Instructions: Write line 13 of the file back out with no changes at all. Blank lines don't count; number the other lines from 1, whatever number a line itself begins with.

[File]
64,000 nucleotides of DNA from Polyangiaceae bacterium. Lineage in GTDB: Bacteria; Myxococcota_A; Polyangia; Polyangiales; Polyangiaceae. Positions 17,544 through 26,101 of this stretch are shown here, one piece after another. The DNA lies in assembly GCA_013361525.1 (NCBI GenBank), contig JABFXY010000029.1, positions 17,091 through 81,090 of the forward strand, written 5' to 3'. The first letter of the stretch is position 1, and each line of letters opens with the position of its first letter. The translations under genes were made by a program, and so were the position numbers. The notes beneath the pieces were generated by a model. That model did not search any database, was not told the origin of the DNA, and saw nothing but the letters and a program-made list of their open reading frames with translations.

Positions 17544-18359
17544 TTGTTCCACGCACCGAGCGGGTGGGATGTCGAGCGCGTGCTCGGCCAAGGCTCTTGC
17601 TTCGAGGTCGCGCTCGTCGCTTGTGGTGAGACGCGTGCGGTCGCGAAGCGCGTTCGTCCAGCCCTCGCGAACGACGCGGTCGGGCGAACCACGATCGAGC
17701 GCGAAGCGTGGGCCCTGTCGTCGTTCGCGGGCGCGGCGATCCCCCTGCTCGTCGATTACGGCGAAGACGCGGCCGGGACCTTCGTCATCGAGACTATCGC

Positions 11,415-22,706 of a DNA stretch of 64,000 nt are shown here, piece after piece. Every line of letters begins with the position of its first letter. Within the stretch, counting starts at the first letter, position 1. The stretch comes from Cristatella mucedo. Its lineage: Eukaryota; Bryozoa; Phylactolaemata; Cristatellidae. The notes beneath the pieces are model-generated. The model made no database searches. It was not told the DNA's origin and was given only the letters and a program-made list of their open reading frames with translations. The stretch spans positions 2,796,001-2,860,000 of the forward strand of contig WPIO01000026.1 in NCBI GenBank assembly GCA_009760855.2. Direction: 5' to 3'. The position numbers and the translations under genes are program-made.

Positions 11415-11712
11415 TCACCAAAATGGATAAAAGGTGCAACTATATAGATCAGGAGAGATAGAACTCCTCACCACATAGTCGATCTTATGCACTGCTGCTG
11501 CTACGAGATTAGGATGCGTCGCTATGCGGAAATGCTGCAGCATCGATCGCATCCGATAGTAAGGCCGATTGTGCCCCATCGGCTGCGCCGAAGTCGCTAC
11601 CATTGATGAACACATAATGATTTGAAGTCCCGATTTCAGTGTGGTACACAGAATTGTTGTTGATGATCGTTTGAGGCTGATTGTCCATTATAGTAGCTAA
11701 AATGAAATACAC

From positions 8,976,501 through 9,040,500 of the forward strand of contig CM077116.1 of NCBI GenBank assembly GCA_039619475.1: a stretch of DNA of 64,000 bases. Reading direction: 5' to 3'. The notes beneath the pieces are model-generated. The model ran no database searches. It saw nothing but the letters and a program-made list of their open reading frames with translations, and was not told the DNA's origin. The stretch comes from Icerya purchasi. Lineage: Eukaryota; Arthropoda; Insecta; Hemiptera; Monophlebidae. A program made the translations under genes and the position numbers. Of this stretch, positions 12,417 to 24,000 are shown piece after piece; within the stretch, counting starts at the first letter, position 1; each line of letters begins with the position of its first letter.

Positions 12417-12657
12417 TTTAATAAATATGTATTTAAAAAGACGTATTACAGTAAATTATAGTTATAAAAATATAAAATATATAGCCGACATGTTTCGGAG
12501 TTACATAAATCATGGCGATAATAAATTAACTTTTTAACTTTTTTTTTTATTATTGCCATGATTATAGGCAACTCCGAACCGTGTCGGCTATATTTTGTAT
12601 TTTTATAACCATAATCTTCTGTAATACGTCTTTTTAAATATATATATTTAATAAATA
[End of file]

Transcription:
Positions 12417-12657